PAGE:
• Back Panel Connectors: 1 x PS/2 keyboard/mouse port, 1 x optical S/PDIF Out connector, 1 x coaxial S/PDIF Out connector, 1 x IEEE 1394a port, 7 x USB 2.0/1.1 ports, 2 x USB 3.0/2.0 ports, 1 x eSATA/USB Combo connector, 1 x eSATA 6Gb/s connector, 1 x RJ-45 port, 6 x audio jacks (Center/Subwoofer Speaker Out/Rear Speaker Out/Side Speaker Out/Line In/Line Out/Microphone)
  • BIOS: 2 x 32 Mbit flash, Use of licensed AWARD BIOS, Support for DualBIOS™, PnP 1.0a, DMI 2.0, SM BIOS 2.4, ACPI 1.0b, Support for @BIOS, Support for Q-Flash, Support for Xpress BIOS Rescue, Support for Download Center, Support for Xpress Install, Support for Xpress Recovery2, Support for EasyTune, Support for Easy Energy Saver, Support for Smart Recovery, Support for Auto Green, Support for ON/OFF Charge, Support for Cloud OC, Support for 3TB+ Unlock, Support for Q-Share, Bundle Software, Norton Internet Security (OEM version), Form Factor, ATX Form Factor; 30.5cm x 26.3cm.

Unboxing

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The Gigabyte GA-990FXA-UD7 comes in a brightly coloured box with all the main features visualized on it.

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The back of the boxing provides a slightly more detailed feature list.

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Since it’s a reasonably large sized packaging, Gigabyte provided a strong package to house it in.

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In fact, if you look close, it’s a box within a box!

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Lucky for us there are no more boxes to open and this is the beauty I’ll be talking about today.

Accessories

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The UD7 comes with a typical manual, installation guide, software DVD and a fresh installation guide.

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Also supplied are four USB3.0 cables, the I/O shield and some stickers.

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Last but not least: the accessories which come in particularly good for this board. In total there’s enough connectors from dual up to quad SLI and CFx.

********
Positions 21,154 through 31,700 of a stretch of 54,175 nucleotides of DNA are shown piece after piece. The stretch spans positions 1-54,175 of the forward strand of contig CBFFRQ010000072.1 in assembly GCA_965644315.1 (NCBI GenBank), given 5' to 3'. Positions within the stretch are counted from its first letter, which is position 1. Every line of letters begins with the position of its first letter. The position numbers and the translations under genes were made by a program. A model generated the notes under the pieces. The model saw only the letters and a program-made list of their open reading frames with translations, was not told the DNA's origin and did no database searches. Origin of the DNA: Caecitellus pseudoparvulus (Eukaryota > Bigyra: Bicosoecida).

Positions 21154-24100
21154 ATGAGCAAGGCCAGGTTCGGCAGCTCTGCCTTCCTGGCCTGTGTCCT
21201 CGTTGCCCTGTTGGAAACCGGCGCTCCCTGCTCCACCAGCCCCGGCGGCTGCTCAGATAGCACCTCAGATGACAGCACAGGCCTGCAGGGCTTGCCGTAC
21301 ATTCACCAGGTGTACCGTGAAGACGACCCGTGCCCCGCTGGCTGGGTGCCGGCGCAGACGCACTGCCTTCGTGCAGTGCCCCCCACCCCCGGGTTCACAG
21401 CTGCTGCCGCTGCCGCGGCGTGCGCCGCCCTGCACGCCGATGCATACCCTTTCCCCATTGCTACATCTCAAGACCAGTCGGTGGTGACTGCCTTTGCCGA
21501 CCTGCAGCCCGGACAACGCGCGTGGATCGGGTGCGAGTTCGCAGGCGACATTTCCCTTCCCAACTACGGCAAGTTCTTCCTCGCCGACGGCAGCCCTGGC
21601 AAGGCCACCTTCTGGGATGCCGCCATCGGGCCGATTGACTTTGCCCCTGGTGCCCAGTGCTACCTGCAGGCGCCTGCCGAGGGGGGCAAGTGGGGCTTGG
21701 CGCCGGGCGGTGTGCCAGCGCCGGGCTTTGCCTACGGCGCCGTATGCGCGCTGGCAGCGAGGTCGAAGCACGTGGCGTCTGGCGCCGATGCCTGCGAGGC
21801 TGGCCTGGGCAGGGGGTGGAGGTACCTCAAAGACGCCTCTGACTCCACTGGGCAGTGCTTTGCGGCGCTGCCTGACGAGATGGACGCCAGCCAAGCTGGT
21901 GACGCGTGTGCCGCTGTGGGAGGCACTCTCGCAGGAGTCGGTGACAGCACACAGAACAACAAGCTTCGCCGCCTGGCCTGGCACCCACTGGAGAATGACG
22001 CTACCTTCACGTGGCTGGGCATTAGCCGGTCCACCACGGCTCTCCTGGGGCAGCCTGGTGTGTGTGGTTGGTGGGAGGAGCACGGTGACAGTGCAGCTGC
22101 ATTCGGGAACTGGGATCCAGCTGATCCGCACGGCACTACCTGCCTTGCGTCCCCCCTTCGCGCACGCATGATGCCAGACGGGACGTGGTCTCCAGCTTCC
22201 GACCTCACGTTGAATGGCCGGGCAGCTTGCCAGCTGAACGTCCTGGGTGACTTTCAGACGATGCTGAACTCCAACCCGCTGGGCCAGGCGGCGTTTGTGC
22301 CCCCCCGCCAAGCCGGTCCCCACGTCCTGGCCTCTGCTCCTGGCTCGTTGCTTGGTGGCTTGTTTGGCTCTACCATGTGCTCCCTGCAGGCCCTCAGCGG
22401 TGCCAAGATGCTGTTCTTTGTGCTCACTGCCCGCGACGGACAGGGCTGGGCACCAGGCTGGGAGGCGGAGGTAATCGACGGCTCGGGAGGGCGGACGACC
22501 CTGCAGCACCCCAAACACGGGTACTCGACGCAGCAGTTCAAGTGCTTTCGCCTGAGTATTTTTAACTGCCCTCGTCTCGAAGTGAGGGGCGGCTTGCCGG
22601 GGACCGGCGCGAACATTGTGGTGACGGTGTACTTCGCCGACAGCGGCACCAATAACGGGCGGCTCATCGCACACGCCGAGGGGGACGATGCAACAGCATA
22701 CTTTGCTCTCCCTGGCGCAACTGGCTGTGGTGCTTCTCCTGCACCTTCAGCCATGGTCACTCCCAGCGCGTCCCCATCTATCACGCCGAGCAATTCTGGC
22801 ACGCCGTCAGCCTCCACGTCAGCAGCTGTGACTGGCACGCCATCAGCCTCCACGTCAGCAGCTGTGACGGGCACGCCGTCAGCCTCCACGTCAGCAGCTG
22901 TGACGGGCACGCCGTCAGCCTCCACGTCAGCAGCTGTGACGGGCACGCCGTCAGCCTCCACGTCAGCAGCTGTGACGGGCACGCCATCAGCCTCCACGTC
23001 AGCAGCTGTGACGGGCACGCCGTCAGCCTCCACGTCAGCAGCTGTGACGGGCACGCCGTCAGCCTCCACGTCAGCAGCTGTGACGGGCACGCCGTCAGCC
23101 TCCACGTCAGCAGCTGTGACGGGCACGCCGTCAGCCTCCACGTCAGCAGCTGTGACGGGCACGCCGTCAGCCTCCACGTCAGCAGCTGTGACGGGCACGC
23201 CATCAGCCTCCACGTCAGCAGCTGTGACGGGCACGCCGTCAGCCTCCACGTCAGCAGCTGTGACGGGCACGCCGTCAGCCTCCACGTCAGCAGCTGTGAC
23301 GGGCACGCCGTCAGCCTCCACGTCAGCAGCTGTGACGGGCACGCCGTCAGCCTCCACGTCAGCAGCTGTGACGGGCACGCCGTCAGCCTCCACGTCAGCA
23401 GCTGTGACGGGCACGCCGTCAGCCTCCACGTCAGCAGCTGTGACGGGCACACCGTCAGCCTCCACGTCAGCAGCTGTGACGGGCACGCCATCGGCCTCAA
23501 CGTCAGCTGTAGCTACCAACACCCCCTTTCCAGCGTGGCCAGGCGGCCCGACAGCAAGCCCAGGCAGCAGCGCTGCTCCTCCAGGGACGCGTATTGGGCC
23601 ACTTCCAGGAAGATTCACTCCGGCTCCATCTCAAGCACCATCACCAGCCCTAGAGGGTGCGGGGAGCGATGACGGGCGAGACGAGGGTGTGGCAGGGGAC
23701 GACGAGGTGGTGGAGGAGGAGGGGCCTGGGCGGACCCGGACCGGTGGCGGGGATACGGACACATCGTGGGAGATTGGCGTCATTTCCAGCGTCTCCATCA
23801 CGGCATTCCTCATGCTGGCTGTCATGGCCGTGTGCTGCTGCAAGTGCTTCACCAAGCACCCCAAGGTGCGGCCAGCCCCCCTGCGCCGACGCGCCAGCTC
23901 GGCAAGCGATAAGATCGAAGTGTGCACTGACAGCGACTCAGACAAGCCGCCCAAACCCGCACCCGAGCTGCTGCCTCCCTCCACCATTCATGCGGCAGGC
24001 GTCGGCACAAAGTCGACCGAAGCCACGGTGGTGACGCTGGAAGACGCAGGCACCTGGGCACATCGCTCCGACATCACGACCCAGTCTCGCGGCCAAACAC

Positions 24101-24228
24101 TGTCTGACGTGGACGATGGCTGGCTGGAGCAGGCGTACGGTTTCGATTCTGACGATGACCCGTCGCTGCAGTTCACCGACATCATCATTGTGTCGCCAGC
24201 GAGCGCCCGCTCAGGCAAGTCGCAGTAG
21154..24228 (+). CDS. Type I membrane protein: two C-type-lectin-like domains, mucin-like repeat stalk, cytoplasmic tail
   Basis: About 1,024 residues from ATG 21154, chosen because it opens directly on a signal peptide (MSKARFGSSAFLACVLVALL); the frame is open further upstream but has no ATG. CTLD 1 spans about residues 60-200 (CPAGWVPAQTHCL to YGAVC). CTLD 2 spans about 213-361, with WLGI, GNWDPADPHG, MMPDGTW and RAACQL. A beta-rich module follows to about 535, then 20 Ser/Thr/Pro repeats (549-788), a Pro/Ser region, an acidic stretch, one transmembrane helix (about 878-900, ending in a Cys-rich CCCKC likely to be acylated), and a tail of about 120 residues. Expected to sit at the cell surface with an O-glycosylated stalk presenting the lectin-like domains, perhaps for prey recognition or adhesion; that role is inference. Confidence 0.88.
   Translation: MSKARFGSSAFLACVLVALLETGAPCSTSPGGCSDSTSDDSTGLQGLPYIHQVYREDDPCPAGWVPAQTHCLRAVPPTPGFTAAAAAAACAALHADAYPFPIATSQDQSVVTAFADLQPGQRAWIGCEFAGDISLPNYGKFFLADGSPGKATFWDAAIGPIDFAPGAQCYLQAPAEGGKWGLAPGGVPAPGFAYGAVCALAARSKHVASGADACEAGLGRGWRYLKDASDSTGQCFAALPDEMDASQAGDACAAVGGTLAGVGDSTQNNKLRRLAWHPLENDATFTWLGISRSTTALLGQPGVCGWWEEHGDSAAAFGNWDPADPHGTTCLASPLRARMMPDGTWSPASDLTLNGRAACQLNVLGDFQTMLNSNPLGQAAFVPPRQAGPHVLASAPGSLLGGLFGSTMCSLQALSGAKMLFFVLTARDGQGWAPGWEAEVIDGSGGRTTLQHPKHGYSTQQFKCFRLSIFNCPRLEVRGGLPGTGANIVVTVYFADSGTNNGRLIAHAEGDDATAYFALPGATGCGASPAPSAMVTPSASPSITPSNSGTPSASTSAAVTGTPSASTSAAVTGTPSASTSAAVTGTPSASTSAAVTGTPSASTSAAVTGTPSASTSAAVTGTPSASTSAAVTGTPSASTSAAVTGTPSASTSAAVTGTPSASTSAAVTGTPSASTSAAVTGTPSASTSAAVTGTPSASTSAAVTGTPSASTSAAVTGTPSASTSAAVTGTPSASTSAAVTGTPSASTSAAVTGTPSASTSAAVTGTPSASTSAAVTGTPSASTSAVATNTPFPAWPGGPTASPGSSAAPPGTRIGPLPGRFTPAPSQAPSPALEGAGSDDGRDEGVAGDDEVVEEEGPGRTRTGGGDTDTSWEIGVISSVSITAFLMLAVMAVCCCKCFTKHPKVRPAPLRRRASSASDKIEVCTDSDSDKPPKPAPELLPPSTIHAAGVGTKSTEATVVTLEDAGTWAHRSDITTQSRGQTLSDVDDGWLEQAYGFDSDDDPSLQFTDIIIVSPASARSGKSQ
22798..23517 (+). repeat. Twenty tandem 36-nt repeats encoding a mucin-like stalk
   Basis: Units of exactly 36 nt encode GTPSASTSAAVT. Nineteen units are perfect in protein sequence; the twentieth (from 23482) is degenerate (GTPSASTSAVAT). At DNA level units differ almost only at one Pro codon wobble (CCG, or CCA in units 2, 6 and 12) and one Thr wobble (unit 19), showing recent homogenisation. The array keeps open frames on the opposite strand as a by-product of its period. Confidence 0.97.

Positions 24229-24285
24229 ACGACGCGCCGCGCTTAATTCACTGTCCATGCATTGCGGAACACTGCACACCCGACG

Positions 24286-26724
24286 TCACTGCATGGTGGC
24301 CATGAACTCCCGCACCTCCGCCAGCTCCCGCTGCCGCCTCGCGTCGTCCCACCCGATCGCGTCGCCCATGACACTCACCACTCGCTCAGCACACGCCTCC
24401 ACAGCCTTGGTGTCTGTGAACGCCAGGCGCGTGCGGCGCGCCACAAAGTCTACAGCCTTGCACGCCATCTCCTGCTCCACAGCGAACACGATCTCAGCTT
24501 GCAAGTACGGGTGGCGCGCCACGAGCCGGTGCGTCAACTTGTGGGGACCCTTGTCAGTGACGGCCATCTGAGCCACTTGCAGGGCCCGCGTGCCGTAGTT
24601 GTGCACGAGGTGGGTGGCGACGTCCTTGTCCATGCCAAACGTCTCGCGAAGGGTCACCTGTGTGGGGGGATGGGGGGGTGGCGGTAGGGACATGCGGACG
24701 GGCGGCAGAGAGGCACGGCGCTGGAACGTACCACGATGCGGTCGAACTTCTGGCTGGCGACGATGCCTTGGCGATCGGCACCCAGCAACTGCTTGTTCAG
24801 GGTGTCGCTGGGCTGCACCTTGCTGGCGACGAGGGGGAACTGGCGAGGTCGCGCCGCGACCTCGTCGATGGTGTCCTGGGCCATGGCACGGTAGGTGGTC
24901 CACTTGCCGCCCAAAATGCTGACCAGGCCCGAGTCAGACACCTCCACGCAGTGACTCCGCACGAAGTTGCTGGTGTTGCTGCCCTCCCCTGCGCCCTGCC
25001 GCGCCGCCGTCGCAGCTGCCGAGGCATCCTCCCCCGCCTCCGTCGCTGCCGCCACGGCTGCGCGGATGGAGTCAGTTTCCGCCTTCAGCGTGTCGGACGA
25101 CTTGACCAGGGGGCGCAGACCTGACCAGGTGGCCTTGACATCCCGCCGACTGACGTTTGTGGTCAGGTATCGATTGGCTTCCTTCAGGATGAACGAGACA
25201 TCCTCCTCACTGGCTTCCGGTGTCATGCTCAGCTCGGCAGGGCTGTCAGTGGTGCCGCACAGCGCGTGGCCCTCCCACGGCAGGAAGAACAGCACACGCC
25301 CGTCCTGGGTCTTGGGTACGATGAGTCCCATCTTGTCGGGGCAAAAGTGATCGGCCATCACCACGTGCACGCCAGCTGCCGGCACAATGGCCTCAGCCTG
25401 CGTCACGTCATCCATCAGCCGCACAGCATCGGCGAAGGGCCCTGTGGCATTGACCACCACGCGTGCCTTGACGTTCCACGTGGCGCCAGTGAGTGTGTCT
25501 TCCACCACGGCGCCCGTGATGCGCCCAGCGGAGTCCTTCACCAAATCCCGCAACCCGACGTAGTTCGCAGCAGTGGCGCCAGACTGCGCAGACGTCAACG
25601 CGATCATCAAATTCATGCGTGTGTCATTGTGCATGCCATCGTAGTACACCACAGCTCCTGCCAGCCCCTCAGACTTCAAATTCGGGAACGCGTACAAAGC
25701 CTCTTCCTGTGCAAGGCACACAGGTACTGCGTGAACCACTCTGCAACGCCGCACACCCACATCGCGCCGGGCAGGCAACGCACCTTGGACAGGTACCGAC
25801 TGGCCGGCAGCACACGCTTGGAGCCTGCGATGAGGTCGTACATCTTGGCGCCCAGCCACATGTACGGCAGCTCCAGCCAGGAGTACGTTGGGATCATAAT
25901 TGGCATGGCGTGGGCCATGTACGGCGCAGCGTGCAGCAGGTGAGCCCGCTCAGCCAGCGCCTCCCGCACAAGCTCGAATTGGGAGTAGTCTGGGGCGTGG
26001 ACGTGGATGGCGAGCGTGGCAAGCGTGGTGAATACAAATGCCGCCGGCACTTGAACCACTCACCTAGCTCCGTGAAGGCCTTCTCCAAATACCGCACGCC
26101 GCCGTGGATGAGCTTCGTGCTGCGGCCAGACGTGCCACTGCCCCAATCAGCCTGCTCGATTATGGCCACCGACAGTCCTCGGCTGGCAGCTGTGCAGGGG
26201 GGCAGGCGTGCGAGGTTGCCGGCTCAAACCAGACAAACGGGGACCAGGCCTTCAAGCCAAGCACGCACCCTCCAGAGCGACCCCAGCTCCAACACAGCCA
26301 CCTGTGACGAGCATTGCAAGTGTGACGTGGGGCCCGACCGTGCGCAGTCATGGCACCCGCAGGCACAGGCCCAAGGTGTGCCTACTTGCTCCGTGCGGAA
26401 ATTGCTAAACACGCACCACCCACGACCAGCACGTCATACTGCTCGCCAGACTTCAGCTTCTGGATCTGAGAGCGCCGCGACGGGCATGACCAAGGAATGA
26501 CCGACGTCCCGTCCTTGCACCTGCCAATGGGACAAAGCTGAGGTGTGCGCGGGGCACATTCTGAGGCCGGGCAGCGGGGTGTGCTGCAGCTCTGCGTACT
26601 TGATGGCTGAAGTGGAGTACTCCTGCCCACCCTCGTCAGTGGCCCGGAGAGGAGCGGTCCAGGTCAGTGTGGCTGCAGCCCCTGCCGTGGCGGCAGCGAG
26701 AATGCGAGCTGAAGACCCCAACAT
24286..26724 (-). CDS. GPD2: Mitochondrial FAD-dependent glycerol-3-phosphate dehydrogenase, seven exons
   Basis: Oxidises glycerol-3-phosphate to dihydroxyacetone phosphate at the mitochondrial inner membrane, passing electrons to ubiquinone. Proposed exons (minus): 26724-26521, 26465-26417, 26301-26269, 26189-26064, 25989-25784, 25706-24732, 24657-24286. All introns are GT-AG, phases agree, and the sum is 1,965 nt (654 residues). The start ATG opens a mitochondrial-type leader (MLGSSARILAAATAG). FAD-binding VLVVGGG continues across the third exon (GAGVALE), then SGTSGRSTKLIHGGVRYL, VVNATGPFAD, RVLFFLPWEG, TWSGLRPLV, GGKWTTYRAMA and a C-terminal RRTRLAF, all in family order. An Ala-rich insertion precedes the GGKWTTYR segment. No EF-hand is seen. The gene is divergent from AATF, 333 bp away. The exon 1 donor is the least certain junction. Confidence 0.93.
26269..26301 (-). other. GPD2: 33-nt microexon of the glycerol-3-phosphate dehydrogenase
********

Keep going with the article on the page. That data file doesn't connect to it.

Gigabyte GA-990FXA-UD7

The motherboard doesn’t look particularly large, but don’t be fooled, it’s quite the full ATX size with 30.5cm * 26.3cm and so just fits standard casing.

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The back panel provides us with a ton of features, from which most notably the combo USB/e-SATA, e-SATA3 and two USB3.0 ports.

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The most important difference between the 990FXA-UD7 and UD5 are the PCI-E slots. Whereas the UD5 sports up to three videocards in SLI / CFx, the UD7 allows up to quad SLI / CFx in PCI-E 2.0 8x mode. Another thing to note is that the cooling system used on the UD7 is connector with a heatpipe. This allows the heat from the Northbridge to the Southbridge, whereas the latter usually doesn’t heat up too much so the dissipated heat from Northbridge can be effectively transferred to a cooler area.

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The UD7 has a wide range of internal connectors available, including four fan headers. If you take a close look at the left bottom of the picture you’ll find the TSL1 and TSR1 below the CMOS battery. These two show the codes which correspond to the progress of the system POST up to the Operating System BOOT. If anything hangs, for example due to overclocking, you can usually find the error code here and compare it in the manual to see at which part of the start-up progress the system hangs.

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The black socket and its four DDR3 Dual Channel slots are typical for the upcoming AM3+ Zambezi CPU’s and their siblings. Right now the socket is backward compatible with typical AM3 Phenom II and Athlon II CPU’s, which makes AM3+ boards also a great pick if you want a future investment but can’t wait for the Zambezi to be released the coming months.